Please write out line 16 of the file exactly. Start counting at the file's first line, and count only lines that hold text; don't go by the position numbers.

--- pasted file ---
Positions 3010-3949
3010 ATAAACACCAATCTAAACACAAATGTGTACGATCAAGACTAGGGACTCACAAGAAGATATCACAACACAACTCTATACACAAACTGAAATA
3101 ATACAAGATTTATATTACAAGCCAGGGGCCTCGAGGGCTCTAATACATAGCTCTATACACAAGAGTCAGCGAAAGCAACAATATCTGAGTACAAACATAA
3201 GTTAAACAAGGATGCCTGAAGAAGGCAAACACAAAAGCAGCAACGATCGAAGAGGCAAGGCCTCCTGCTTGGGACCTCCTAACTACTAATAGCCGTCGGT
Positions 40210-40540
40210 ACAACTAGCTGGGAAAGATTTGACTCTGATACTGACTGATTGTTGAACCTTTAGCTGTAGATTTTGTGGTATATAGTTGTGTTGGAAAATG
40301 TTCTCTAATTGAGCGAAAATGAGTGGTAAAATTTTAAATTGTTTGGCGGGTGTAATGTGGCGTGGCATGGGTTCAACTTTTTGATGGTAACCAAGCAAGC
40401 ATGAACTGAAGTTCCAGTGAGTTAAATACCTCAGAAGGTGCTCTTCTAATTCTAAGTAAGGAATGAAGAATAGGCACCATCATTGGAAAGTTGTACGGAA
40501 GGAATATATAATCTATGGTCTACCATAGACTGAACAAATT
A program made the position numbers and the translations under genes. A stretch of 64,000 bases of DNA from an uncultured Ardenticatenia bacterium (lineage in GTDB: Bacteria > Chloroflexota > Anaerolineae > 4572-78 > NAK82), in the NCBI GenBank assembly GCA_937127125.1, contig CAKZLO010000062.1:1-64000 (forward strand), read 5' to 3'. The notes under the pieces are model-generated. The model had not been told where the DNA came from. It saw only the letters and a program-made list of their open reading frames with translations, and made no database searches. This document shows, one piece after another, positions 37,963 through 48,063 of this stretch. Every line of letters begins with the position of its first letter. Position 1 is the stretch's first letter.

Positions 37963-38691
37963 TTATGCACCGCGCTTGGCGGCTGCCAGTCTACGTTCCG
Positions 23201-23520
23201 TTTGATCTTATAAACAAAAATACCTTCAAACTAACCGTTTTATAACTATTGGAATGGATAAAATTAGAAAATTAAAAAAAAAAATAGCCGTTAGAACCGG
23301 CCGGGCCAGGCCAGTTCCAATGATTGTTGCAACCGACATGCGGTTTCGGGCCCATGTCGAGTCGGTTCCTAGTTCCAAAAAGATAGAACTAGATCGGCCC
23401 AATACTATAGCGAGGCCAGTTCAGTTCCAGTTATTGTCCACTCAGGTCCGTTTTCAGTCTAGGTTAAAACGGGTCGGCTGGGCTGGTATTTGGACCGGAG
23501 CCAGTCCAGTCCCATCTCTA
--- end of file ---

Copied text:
23401 AATACTATAGCGAGGCCAGTTCAGTTCCAGTTATTGTCCACTCAGGTCCGTTTTCAGTCTAGGTTAAAACGGGTCGGCTGGGCTGGTATTTGGACCGGAG